• There is generally no way for the Court to direct part of the estate to charities.
  • The Court will divide an estate equally among children (even if one or more is special needs), if they are the sole survivors and there is no surviving spouse or other pertinent relatives.
  • The Court will not create trusts so minor children won’t blow all the money when they turn 18.

You get the idea. There are also rather complicated rules concerning the disposition of assets depending on the type (community or personal) of property, the decedent’s marital status before death, and whether the children are from the most recent marriage.

Some Good News

The problems with intestacy are significant, but there is some good news. Certain accounts and property can pass automatically to a surviving spouse depending on information recorded at the time of purchase or account opening.  Some of the items below are NOT probate assets and the Court will not have jurisdiction over them unless there is no beneficiary named on the accounts:

  • Non-probate: Retirement accounts (via beneficiary designation)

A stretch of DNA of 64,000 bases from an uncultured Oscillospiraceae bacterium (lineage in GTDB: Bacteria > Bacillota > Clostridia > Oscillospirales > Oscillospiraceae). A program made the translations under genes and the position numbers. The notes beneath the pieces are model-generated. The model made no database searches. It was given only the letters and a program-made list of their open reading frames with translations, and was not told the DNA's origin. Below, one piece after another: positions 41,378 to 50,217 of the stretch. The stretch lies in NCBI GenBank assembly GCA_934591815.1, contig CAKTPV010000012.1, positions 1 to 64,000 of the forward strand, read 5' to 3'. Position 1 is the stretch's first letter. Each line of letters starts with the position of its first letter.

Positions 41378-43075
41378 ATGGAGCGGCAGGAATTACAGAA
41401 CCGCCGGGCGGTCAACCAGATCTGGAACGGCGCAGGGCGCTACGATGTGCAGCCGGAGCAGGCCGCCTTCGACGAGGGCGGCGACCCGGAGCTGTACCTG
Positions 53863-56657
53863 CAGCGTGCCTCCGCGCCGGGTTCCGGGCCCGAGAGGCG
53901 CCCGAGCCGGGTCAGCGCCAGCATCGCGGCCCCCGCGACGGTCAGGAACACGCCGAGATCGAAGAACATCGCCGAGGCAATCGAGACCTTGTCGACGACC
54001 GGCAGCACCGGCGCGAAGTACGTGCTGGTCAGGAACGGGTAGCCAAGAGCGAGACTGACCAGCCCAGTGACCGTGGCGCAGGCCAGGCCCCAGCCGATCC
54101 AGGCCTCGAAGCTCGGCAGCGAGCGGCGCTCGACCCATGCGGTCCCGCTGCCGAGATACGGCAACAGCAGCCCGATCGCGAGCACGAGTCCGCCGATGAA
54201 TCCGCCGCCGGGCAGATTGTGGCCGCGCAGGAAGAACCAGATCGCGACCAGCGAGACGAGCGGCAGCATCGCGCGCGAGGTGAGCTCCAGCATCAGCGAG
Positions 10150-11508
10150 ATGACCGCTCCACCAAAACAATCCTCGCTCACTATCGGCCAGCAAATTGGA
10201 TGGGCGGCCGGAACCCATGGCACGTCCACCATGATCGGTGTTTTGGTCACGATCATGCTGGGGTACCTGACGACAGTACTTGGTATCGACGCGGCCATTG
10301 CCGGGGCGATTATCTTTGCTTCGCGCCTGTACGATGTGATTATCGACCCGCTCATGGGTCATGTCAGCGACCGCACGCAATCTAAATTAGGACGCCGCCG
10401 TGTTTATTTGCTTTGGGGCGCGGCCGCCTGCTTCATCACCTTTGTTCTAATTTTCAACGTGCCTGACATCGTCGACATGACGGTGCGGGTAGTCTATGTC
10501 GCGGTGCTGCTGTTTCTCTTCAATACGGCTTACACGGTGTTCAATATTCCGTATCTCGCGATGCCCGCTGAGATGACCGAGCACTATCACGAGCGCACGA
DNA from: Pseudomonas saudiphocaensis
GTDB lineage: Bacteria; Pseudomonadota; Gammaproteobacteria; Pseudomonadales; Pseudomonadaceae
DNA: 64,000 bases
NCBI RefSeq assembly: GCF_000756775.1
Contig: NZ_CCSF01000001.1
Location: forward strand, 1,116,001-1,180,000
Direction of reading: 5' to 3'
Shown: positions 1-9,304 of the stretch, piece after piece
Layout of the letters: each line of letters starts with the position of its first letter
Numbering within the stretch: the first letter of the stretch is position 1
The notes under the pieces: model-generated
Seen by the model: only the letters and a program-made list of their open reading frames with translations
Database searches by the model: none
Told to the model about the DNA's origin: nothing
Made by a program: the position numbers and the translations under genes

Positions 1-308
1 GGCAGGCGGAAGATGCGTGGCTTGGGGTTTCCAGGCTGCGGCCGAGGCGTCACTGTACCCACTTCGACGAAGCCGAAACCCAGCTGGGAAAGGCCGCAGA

• Non-probate: Life insurance proceeds (via beneficiary designation)
  • Non-probate: Funds such as Merrill Lynch, Fidelity, IRA’s, etc. (via beneficiary designation)
  • Probate (unless a joint account or a POD has been signed): Savings and other bank accounts
  • Probate: Real estate (by type of ownership)
  • Probate: Other physical property (like vehicles – by type of ownership)

These types of assets can pass to heirs outside of probate as long as ownership is joint and/or the beneficiary(s) are listed with account custodians. But if there is no will, isn’t there a good chance beneficiary and account ownership information aren’t current either?

Take the Time Now

Some decisions in life should not be left to chance. Parents have strong opinions on what should happen to their assets in passing. Also, emotions can run high during such a transition, and no wants to create a family fight if it can be easily avoided. To be certain your wishes are executed swiftly and with the least expense of money and energy, have a will prepared and check all accounts and other property for current ownership information. If you have any questions on wills or would like more information, please feel free to contact the Essex Firm for an in-person or virtual consultation.